21 May 2020

CEO speech on International Day of Biodiversity: ‘the realisation’

On International Day of Biodiversity 2020, BirdLife CEO Patricia Zurita explains why a healthy planet should be a new human right.
A quintet of warblers by George Boorujy, Photo © Mike Fernandez
19 May 2020

Inner-city wildlife: feast your eyes on the stunning Audubon mural project

Since 2014, larger-than-life paintings of more than one hundred bird species threatened by climate change have been wowing residents and spreading awareness in Harlem, New York. The project is set to cross the Atlantic to Europe, bringing with it the power to reconnect city-dwellers with nature.
Since 2017, communities have planted 650,000 trees to restore the forest © Nature Kenya
15 May 2020

Giving power to the people to protect iconic Mount Kenya Forest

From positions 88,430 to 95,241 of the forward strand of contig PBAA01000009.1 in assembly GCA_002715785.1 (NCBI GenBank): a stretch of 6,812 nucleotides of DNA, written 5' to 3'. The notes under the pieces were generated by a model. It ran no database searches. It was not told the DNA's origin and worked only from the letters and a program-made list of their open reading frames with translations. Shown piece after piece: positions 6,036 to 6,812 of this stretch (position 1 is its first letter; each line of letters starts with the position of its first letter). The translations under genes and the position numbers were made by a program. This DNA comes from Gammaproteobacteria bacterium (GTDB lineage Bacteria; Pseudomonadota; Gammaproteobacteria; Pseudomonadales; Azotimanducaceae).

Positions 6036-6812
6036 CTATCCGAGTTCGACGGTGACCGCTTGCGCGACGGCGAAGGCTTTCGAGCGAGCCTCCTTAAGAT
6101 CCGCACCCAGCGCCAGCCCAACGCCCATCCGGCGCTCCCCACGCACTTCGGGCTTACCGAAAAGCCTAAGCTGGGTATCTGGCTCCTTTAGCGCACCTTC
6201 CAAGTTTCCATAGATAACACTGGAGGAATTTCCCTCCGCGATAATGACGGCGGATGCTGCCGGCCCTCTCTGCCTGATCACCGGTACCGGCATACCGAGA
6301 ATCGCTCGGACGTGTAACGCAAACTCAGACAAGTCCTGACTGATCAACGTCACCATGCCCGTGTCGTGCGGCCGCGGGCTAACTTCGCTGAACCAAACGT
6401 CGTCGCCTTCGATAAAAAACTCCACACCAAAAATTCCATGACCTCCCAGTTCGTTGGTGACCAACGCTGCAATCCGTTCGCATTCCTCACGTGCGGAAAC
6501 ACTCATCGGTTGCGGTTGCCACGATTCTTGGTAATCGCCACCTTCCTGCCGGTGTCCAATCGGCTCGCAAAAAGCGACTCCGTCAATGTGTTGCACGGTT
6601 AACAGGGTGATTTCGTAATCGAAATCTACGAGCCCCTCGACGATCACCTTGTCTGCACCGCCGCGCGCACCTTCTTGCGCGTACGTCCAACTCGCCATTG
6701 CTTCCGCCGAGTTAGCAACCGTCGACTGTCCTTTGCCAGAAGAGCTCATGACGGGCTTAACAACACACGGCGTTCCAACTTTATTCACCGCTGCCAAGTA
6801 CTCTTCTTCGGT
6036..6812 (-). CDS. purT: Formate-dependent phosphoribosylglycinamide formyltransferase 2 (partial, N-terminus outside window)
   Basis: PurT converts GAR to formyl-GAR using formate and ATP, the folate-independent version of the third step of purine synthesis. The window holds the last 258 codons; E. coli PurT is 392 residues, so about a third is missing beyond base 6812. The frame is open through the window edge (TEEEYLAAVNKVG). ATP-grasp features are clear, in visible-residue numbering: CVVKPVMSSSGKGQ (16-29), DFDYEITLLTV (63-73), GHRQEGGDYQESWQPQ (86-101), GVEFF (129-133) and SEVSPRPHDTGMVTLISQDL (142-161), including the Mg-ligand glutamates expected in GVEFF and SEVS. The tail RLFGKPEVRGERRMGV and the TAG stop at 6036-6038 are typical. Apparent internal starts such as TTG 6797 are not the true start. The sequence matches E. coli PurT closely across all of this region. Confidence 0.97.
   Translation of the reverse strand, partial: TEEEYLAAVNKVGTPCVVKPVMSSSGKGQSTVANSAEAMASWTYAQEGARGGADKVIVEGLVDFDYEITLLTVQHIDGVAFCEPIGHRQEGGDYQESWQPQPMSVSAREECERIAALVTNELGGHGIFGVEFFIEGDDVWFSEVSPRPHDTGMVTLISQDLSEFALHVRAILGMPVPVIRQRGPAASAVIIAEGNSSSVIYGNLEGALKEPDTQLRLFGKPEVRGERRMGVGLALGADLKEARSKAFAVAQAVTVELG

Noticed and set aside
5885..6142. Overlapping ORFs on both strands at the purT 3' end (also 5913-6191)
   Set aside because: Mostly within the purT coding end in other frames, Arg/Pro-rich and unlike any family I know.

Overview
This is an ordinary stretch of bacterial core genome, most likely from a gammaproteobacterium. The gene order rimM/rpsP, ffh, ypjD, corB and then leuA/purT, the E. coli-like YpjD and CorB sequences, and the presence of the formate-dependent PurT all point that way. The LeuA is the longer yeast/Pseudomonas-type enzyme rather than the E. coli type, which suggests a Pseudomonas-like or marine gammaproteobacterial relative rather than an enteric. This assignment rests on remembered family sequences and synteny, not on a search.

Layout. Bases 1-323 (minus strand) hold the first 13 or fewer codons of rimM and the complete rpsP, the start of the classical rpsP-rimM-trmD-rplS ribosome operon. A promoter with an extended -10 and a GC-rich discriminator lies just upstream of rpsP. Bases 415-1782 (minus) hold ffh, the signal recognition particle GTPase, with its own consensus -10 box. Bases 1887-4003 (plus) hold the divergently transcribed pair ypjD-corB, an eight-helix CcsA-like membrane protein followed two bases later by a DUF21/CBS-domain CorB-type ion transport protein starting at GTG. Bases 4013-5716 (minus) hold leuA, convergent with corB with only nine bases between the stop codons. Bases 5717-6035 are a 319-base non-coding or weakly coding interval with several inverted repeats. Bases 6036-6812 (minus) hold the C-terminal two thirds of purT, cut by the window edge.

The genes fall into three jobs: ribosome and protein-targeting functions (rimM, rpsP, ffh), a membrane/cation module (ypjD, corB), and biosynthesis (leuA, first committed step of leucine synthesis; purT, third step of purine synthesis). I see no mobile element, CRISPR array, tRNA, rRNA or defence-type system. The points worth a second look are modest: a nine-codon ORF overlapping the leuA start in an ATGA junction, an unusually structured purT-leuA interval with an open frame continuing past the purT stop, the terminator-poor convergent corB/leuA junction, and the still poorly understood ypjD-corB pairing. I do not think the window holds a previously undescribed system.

Not only is Mount Kenya Forest one of the most iconic landscapes in Africa, it is also a crucial source of clean water for the country. Find out how Nature Kenya is empowering local citizens to form powerful partnerships that can protect and restore the forest for decades to come.
13 May 2020

A family of Danish White-Tailed Sea Eagles invites you to its nest

Imagine: swooping down from the sky, fresh fish between its talons, a White-Tailed Sea Eagle (Haliaeetus albicilla) lands in its nest to feed its hungry young chicks. And you’re there to see it all, in real time - from the comfort of your own home. Our Danish partner, DOF, has made this a reality.
Arctic tern © Markus Varesvuo

Taking the pulse of the planet

Who we are

Who we are

We are a global Partnership of independent organisations working together as one for nature and people. Read more about BirdLife.

What we do

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We create action through insight. Through our expertise on birds we act for nature and people. Through sharing local challenges we find lasting global solutions. Read more about our programmes.

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From the Amazon to the Zambezi, from the Tundra to the Tierra del Fuego the BirdLife Partnership is active in more than 120 countries worldwide. Read more about our regional work.